Genre is flexible, but not terribly organized. As noted in other comments, Michael Crichton wrote a lot of SF but it had mainstream appeal and got marketed that way and usually shelved that way. That’s because the choice isn’t about dividing the categories, it’s about selling the book. Ultimately, he wrote “event thrillers,” because that’s what they call SF/fantasy/horror that you can sell well beyond the genre market.

    Some labels are about setting, some about story, some about style, and so on. Some overlap more easily than others — an SF mystery is easier to do than a Regency Western — but they’re about describing what’s there for convenience and practicality, not for hard-edged categories that all fit together like a puzzle.

    So any rundown of genre that tries to separate them into “X is this, not that” is probably going to get muddled, because a lot of fiction is “this” AND “that.” But the dividing lines between “literary” and “mainstream” and “mystery” are about as trustworthy as the dividing lines between “comedy” and “Western.”

    Ultimately, genre labels describe. They may divide, as well, when the examples allow it, but dividing isn’t really their purpose. CASABLANCA is a wartime romance; it’s both war story (albeit away from the front lines) and romance, and both genre labels fit.

    Where you rack it depends on who you’re trying to sell it to.

    Ramble ramble ramble…

  33. @Greg Hullender


    I don’t think Tolkien was a genre writer.

    Agree. What he wrote was so powerful that an entire genre created itself around his work.

    I would say that Tolkien revived, greatly strengthened and popularised a genre, but was knowingly writing in a tradition recently (by Tolkien’s standards) bolstered by William Morris and E. R. Eddison (among others), trodden earlier by Richard Wagner, and ultimately stemming from the Norse and Germanic sagas and legends which formed an important part of his personal literary world (“. . . and then along came the Renaissance and spoiled everything”). He didn’t invent Epic Fantasy (if we’re calling it that this week).

  34. I think Tolkien would have said he was writing in a genre — he was writing fairy-stories. That’s the term he used, and he discusses and defines the form:


    He didn’t invent the form — he knew about Lord Dunsany and George MacDonald and James Branch Cabell and Frank R. Stockton, and the mythology and folk tales that predated them.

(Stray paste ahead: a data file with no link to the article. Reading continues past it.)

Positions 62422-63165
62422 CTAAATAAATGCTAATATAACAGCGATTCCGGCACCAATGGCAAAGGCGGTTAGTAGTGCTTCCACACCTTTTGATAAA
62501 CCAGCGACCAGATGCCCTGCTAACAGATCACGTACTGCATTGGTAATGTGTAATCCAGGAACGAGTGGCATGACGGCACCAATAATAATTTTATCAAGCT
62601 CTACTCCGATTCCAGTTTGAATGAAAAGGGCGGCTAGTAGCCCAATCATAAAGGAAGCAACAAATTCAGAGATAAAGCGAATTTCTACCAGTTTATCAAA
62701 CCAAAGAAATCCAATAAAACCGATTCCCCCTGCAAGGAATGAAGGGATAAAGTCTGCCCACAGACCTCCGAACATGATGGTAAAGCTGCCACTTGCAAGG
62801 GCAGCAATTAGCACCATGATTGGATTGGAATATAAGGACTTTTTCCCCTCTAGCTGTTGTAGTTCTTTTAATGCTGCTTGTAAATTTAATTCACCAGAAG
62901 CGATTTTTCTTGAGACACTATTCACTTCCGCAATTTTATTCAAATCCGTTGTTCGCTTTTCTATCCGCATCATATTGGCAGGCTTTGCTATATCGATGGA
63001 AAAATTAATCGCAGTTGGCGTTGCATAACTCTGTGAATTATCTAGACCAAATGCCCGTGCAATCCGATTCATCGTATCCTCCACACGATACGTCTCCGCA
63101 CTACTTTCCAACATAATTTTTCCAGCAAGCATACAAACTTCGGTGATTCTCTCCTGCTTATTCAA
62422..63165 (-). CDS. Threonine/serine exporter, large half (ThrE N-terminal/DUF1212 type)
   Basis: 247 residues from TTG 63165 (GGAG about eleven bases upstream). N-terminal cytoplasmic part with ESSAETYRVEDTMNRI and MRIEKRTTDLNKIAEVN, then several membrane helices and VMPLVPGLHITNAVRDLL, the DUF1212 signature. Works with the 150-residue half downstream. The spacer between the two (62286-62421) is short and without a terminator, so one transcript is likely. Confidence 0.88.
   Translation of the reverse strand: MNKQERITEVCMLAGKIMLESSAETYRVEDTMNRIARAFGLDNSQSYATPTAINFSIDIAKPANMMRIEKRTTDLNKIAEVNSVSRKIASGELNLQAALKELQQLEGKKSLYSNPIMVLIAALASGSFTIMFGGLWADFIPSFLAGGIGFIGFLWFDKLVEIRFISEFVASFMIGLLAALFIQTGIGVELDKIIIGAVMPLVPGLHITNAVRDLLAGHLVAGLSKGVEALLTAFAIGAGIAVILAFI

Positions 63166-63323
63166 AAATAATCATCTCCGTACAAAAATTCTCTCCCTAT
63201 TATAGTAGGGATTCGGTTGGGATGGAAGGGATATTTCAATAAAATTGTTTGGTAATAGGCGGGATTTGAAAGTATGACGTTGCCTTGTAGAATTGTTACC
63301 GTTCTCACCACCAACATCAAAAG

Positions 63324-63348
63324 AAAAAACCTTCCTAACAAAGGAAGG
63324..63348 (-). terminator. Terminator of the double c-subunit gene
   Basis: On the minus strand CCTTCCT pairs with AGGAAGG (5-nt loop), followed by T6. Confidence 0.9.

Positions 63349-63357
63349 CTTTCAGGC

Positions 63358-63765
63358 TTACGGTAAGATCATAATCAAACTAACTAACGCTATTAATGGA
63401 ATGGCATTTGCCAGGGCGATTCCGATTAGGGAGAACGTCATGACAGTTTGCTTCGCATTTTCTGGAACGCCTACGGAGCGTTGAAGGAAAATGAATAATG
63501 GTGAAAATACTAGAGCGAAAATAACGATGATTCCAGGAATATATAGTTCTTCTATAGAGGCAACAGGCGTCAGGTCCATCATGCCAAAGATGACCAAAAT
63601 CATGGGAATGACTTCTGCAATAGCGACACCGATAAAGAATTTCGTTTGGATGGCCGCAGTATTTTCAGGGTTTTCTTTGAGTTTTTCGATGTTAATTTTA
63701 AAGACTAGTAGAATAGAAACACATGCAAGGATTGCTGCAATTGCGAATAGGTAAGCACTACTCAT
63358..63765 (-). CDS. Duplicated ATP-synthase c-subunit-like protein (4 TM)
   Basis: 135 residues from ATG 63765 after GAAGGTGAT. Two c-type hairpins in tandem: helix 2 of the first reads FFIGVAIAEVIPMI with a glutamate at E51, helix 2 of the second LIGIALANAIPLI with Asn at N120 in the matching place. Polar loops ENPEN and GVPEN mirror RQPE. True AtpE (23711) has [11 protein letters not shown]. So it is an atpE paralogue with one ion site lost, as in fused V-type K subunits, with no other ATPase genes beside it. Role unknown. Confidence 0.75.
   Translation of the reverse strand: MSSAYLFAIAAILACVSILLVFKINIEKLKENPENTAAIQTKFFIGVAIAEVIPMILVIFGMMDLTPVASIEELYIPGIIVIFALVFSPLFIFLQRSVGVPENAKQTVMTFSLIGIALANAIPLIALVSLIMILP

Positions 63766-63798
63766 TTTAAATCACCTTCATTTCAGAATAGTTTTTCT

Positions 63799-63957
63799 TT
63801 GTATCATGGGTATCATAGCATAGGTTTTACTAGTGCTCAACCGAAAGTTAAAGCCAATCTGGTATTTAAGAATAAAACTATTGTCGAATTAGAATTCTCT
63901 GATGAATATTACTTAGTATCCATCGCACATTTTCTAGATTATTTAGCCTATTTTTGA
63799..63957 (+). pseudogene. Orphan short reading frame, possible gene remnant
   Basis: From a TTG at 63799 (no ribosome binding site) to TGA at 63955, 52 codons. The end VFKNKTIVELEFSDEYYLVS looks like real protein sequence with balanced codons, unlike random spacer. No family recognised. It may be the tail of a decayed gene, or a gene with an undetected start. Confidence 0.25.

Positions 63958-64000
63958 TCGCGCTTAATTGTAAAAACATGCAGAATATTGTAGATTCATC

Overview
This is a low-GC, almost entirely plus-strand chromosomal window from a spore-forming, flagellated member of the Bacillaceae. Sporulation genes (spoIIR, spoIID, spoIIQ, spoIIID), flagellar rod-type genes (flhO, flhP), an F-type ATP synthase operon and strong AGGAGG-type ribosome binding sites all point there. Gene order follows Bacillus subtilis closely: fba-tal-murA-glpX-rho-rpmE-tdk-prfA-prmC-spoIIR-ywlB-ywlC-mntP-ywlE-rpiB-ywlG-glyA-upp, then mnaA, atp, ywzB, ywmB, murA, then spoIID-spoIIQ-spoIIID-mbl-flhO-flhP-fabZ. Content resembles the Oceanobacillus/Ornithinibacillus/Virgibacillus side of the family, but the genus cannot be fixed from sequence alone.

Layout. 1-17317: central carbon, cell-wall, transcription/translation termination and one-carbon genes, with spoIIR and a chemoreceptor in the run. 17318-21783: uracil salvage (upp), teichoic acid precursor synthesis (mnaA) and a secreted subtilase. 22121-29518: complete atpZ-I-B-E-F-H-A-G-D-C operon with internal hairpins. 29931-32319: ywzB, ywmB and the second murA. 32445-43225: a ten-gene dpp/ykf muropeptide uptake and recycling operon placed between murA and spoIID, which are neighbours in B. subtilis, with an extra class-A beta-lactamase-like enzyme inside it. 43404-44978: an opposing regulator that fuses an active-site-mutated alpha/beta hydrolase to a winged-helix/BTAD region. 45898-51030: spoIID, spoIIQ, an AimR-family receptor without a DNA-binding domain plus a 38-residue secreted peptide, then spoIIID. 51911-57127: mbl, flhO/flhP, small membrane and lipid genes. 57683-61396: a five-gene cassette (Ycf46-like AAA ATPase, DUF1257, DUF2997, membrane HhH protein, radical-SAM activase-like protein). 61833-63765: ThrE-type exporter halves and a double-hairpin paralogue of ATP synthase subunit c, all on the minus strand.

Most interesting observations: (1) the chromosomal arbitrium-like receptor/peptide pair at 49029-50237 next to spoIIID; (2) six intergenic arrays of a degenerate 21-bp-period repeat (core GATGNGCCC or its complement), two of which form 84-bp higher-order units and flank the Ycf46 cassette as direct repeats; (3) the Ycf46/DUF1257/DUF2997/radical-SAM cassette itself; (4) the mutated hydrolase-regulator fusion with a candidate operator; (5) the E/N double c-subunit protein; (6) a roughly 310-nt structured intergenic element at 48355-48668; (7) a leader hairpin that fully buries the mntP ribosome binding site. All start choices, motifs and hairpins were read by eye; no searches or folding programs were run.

It wasn’t a genre with critical mass enough to have its own section in the bookstore, but it was something he recognized as a literary tradition with boundaries and history and tropes.

    He became perhaps the largest figure that influenced the development of what we now call the genre of fantasy, a genre that became successful around work influenced by and imitative of him, C.S. Lewis, Robert E. Howard and others, and as such he wound up defining the box we tend to put books like his in.

    But that doesn’t mean he didn’t feel there was a category that his work fit into, or distinctive elements and commonalities to that category that made it something more definable than “general fiction.”

    It just had a different shape back then, and he used a different name for it. He transformed it, but the genre didn’t create itself around him. It developed around him (and others), but its roots go through him and back through others as well.

  35. Many years ago, I read an essay which suggested that all fiction–every single bit of it–was a subset of fantasy. And mainstream fiction was a subset of science fiction (which in turn is, again, a subset of fantasy).

    It’s really quite logical. Fantasy allows all sorts of rules. Science fiction is the subset of fantasy which uses rules that happen to exist in our universe. And mainstream fiction is science fiction set in the present, with minimal emphasis on exposition of the rules, since the author can assume everyone knows them.

    Similarly, historical fiction is the subset of fantasy which (arbitrarily) follows the rules of the real universe (making it science fiction), but set in the past.

    Most other genres count as science fiction by this categorization as well. (Horror being the primary exception: it’s fantasy, though some of it is the subcategory of fantasy called science fiction.)